State of the Rhubarb

Suddenly Gladys’ rhubarb will be tall and tart, strong like the local economy

By Mike Jopek

We pulled back the bulging leaves covering the ground. Underneath the stalks were pink, some white, almost translucent, and others barely red. The leaves attached to the stalks were deep orange, wrinkled, not-of-this-world looking. I like springtime.

We’ve been growing an Alaskan variety of rhubarb for nearly three decades.

Gladys brought a crown to Whitefish from up north, way back when. She dug it up from the first governor of Alaska’s yard. I’m pretty sure former Gov. William Egan gave it to her.

Today we grow hundreds of feet of the big-leaf veggie. Old-timers love it. A lot of youngsters don’t quite know what to do with the tart stalks. Try pie.

Rhubarb is a northern crop. It won’t come back in hot places, down south. It likes the cold country, enjoys a good freeze, much like those of us who choose to live in northern climates like the Flathead.

I attended the annual Whitefish State of the City address to see Mayor John Muhlfeld and City Manager Adam Hammatt talk about what’s going on in town.

I hadn’t spent much time at the new City Hall, though I’ve used the adjoining parking garage plenty. In years past, I frequented the old City Hall as I chaired public committees that dealt with local land use and housing.

I was surprised to learn how both new structures, City Hall and the parking garage, will be paid off next July. That’s impressive, a good signal that the city is doing right by taxpayers.

I love my town. It’s why we live here. I’m not alone in wanting to assure our hometown remains our home.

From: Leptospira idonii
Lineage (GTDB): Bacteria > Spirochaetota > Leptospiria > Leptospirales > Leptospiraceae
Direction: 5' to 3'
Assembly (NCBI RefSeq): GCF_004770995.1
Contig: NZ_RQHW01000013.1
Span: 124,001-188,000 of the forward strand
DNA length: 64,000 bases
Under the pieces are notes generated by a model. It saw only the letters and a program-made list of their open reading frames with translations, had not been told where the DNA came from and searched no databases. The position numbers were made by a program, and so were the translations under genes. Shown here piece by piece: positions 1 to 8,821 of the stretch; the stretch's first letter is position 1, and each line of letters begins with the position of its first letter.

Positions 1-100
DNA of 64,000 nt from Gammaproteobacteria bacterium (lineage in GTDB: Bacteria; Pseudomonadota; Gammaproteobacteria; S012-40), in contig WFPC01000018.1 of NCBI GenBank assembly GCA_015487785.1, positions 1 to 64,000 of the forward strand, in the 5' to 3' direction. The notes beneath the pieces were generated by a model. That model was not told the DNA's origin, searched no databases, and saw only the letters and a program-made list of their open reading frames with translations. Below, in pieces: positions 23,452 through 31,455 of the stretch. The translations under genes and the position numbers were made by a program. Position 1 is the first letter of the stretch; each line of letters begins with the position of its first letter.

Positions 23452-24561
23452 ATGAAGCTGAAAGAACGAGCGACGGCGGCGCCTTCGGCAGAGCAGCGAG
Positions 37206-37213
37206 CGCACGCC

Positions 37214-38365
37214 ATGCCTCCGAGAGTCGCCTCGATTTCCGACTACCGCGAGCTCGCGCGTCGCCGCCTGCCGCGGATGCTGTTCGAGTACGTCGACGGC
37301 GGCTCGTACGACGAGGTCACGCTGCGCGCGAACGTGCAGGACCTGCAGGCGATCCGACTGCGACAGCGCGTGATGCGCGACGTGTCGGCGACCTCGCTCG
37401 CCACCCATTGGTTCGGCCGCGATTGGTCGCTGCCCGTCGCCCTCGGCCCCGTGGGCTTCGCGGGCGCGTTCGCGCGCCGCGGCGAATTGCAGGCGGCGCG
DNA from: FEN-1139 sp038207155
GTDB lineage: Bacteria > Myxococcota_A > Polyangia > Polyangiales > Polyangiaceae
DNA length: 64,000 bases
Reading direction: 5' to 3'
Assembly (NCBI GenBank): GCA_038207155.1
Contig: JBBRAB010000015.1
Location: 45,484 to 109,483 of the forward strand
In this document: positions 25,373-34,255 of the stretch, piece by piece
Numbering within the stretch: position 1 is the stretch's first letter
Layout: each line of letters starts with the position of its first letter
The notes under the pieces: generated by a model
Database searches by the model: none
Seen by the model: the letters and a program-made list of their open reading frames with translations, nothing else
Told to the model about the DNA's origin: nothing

Whitefish may be facing big issues but it knows it must act on concerns facing the people who live and run businesses in town.

During the address I heard that most of the Whitefish workforce lives outside of town in places like Columbia Falls or rural Flathead.

It may feel like it’s too late. Yet Whitefish has been steadily working with the local Housing Authority and community at large. Townsfolk came together. It’s not over. It won’t be easy. There’s much ahead. Not much worthy seems easy.

The Flathead is found. Some 3 million people visit our 1-million-acre national park every year. Well over 1 million people travel through Whitefish annually.

It’s only the beginning. The Flathead better keep planning and maintaining infrastructure. The people are coming. I hope they’re friendly, generous.

The USDA lists the Flathead as one of 239 counties in the nation with a recreation-based economy. There’s plenty of other important work. Yet people who visit the Flathead crave the great outdoors, our way of life, the open space, clean water, and close access to good recreational opportunities.

It’s fitting that a portion of Whitefish’s successful resort tax pays for thousands of acres of conservation easements on the forestland where residents source their drinking water.

Many people locally, statewide and nationally helped assure that conservation remains a part of the Whitefish economy. So far 19,000 acres of private and public forestlands surrounding town chose to forever retire the development rights off their land.

Yet inside Whitefish, the economy saw a booming $53 million worth of new construction last year.

Over the southern edge of town, the newest emerging commercial strip may soon feel much like what local drivers see and experience elsewhere in the Flathead. The county should upgrade their planning for the area. Traffic moves very fast coming into and out of town.

On the farm, I’m planning for the soil to warm up. It’s still cold. There’s plenty of snow on the hill. But it won’t be long. Spring turns to summer. Crops will grow. Suddenly Gladys’ rhubarb will be tall and tart, strong like the local economy.

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